Did you know, “…that the British High Court ruled in a lawsuit that Al Gore’s movie, An Inconvenient Truth, “is scientifically flawed and has nine significant exaggerations and factual errors.” Among those exaggerations are the claims that sea levels could rise 20 feet by the end of the century, and that polar bears are disappearing because of global warming (in fact, they are not).” ((http://www.breakpoint.org/commentaries/13099-not-evil-just-wrong))
Not likely to hear this in school or on most media outlets. These and other challenges to the seemingly unbridled hype about man-made global warming are unveiled in a new movie, “Not Evil Just Wrong” produced by the Cornwall Alliance. You can purchase the movie directly from them. Also you may want to check out Chuck Colson’s commentary on the film.
Why should Christians be concerned about the excessive hysteria over man-made global warming? To mention a few, first, contrary to the claims of many environmentalists and the actions of some others, man is not an intrusion into the environment, a detriment, but actually God’s capstone to the environment, and given by Him the authority to rule over it (Gen 1:26-29). Their distorted view of man’s place in creation causes them to choose to save some creature like a snail darter over human life, stop technological advancements via fiat, or cause economic strangulation via environmental regulation, effectively perpetuating poverty and pollution in poor countries, for example, where dung is used for heat. They make man who is “created in the image of God” not only less than man, but less than an animal.
Second, truth matters, and when the truth is distorted in one area, it eventually will lead to distortions in other areas.
Third, many of the environmentalists have an agenda that is far more in line with socialism, Marxism, and any system of governmental redistribution of wealth, which I believe always has a deleterious impact upon the family unit.
Those of you who know me know that I am deeply concerned about not only false teaching, but particularly the shallow insubstantial teaching of the Scripture in a growing number of our evangelical churches. This leaves this generation of Christians un-equipped and the next generation with very little knowledge of the Christian faith to not only follow but to pass down to the next generation.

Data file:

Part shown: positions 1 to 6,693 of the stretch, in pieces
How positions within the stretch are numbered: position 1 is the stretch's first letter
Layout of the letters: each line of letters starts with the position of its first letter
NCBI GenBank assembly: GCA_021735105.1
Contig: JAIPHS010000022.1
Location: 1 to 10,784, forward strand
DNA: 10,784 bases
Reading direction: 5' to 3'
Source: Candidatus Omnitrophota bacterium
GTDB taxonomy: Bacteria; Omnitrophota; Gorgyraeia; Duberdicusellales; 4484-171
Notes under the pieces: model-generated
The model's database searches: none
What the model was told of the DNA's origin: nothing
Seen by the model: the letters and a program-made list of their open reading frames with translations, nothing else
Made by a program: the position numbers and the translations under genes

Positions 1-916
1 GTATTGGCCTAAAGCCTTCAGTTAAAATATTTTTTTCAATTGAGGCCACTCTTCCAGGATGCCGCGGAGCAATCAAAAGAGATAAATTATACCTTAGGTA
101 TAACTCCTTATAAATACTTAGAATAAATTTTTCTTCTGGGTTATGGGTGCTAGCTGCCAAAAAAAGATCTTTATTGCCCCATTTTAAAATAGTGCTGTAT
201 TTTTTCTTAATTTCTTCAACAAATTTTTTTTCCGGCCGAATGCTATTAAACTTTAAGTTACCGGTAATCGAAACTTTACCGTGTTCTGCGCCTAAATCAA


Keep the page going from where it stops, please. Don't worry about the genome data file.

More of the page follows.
The dumbing down of the church is dishonoring to God, harmful to Christians, and consigns future generations to either perish without the truth or to live only principles of Scripture without knowing God in a way that allows them to teach the generation that succeeds them—if there is such a generation.
Simply put, one cannot teach what one does not know, and if the church abrogates her teaching responsibility, those who should be learning the faith to pass it on will be no more than emotional Christians.
C. S. Lewis (1898 – 1963) taught at Oxford for 29 years and later held the Chair of Medieval and Renaissance Literature at Cambridge until his death. He saw the necessity and importance of correct teaching and spoke pointedly about it in one of his God in the Dock Essays.
He said, “This very obvious fact—that each generation is taught by an earlier generation—must be kept very firmly in mind . . . None can give to another what he does not possess himself. No generation can bequeath to its successor what it has not got. You may frame the syllabus as you please. But when you have planned and reported ad nauseam, if we are skeptical we shall teach only skepticism to our pupils, if fools only folly, if vulgar only vulgarity, if saints sanctity, if heroes heroism.
Education is only the most fully conscious of the channels whereby each generation influences the next. It is not a closed system. Nothing which was not in the teachers can flow from them into the pupils. We shall all admit that a man who knows no Greek himself cannot teach Greek to his form; but it is equally certain that a man whose mind was formed in a period of cynicism and disillusion, cannot teach hope or fortitude. A society which is predominantly Christian will propagate Christianity through its schools: one which is not, will not. All the ministries of education in the world cannot alter this law . . . “ ((C. S. Lewis, “On the Transmission of Christianity,” God in the Dock: Essays on Theology & Ethics, ed. Walter Hooper (Grand Rapids; Eerdmans, 1972), 116-117.))